CHICAGO (CBS) — A downstate judge dealt another blow to Gov. JB Pritzker on Friday, rejecting his motion to transfer Rep. Darren Bailey’s lawsuit challenging the statewide stay-at-home order to Sangamon County.
Pritzker and Illinois Attorney General Kwame Raoul’s office had argued Sangamon County is “the most convenient venue” for the case. The governor’s motion for a change of venue argued expert witnesses and public health officials who would be called to testify do not live in Clay County, where Bailey filed his lawsuit, and because some of those witnesses, and all of the documents in the case are officially located in Springfield, the case should be moved to Sangamon County.
“Finally, the consequences of this suit are not limited to local interests—it will affect every resident of the State of Illinois. Sangamon County, as the seat of Illinois government, is therefore the most convenient venue,” the Illinois Attorney General’s office, which is representing Pritzker, wrote in their motion.
At a hearing Friday afternoon in Clay County, Judge Michael McHaney denied the governor’s motion.
Bailey, a Republican from Xenia, is challenging the Democratic governor’s authority to extend his stay-at-home order beyond the first 30 days of his original disaster proclamation.
Bailey’s attorney, Thomas DeVore, had suggested the governor sought a change of venue only because he is displeased with McHaney’s rulings thus far in the case.
DeVore argued a request for a change of venue “is not a vehicle for Pritzker to forum shop for a favorable ear, but instead is a device to remedy a situation in which the existing forum is truly inconvenient for all parties.”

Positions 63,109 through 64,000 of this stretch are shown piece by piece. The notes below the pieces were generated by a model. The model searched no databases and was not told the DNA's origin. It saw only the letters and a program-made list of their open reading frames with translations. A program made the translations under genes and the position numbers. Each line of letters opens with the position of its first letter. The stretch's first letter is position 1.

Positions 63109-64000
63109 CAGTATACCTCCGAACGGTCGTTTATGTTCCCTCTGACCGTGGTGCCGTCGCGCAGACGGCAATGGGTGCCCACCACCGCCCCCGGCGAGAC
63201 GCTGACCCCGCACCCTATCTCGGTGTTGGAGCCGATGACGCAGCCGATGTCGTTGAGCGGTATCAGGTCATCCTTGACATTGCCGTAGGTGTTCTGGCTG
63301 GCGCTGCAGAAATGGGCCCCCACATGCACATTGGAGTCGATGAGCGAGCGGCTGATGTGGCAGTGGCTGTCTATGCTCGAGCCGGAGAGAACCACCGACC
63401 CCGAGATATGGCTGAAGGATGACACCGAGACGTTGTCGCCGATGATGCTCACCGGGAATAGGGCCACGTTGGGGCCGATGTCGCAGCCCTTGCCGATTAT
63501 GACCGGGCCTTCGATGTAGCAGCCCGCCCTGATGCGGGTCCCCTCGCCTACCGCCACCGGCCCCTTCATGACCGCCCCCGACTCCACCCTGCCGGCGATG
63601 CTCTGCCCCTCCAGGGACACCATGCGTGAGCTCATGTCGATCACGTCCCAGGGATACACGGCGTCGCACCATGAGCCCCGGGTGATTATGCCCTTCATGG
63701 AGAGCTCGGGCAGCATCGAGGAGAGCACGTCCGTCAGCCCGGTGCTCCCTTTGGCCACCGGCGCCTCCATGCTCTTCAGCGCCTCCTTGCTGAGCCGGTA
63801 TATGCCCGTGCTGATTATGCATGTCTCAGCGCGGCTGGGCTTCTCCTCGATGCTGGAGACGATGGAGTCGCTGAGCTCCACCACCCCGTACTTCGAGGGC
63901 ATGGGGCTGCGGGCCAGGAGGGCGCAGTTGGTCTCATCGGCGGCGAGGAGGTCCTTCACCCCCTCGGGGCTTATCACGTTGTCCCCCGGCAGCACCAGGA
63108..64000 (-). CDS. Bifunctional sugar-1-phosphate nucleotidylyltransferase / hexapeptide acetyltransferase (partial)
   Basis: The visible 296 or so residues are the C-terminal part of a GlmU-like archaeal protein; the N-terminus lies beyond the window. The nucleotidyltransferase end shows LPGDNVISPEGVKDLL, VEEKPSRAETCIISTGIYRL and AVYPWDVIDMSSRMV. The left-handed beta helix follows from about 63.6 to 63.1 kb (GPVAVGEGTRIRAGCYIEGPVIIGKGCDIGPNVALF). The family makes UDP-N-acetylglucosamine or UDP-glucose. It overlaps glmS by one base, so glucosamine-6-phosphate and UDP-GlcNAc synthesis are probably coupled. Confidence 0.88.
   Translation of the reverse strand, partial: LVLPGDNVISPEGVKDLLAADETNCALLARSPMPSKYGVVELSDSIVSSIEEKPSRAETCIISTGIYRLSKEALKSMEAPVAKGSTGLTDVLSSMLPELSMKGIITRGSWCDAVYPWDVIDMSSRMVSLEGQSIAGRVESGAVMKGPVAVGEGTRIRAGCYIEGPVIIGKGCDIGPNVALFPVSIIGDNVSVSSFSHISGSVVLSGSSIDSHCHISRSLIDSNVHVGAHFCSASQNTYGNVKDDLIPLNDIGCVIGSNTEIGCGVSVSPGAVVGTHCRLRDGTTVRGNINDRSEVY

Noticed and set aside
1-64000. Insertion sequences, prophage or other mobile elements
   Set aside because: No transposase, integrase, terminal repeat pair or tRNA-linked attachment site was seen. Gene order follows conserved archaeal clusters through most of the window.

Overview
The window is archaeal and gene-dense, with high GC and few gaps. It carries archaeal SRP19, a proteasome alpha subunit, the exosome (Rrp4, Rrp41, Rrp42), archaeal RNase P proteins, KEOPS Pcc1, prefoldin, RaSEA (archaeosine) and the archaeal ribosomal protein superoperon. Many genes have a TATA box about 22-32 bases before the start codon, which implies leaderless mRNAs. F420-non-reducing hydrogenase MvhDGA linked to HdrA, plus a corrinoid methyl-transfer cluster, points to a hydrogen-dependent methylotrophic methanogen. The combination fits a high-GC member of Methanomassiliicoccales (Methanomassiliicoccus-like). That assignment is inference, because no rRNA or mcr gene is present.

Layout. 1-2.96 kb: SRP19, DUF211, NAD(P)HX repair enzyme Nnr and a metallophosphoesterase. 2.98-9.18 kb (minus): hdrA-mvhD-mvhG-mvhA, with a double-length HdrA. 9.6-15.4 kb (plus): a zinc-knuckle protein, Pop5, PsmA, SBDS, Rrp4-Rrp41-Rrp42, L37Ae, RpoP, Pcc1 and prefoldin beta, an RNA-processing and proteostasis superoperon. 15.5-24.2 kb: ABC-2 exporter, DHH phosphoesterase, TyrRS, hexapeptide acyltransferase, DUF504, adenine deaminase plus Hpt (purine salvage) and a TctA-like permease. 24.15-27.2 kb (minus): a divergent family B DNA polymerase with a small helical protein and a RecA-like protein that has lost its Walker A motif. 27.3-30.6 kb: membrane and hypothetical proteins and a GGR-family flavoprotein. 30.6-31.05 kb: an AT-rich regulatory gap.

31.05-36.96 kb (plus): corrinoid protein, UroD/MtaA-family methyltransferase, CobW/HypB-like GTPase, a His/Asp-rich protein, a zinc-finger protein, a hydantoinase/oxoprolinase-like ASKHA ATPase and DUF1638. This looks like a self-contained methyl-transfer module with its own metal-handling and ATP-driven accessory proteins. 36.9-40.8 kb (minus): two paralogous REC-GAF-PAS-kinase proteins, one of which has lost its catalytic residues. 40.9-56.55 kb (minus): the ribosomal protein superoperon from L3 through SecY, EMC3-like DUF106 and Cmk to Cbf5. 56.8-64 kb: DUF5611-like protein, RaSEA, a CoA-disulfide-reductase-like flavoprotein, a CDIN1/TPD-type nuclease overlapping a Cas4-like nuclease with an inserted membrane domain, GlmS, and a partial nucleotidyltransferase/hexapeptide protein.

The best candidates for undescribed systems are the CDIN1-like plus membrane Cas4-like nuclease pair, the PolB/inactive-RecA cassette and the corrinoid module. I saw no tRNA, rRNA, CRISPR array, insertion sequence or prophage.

After denying Pritzker’s motion, McHaney set a May 22 hearing on Bailey’s motion for a summary judgment that Pritzker lacks the authority to issue successive disaster proclamations beyond the original 30 days.
Bailey has until Monday to file that motion, and Pritzker has until Thursday to respond.
Last month, McHaney granted Bailey a temporary restraining order, essentially exempting him from Pritzker’s stay-at-home order. Bailey later agreed to vacate that restraining order so he could file an amended lawsuit, after Pritzker appealed McHaney’s ruling.
Bailey’s amended lawsuit argues a 2001 memo from then-Illinois Attorney General Jim Ryan undercuts the governor’s stance that state law allows him to issue successive proclamations for the same disaster.
In that memo, Ryan responded to the Illinois Emergency Management Agency’s questions about whether the governor could exercise emergency powers beyond 30 days after a disaster declaration for an outbreak of foot-and-mouth disease.
“The governor would be required to seek legislative approval for the exercise of extraordinary measures extending beyond 30 days,” Ryan wrote in the memo.
Raoul’s office has argued that informal opinion was written nearly 20 years ago regarding a disease affecting livestock, and has no bearing on the current pandemic that has killed nearly 4,000 people.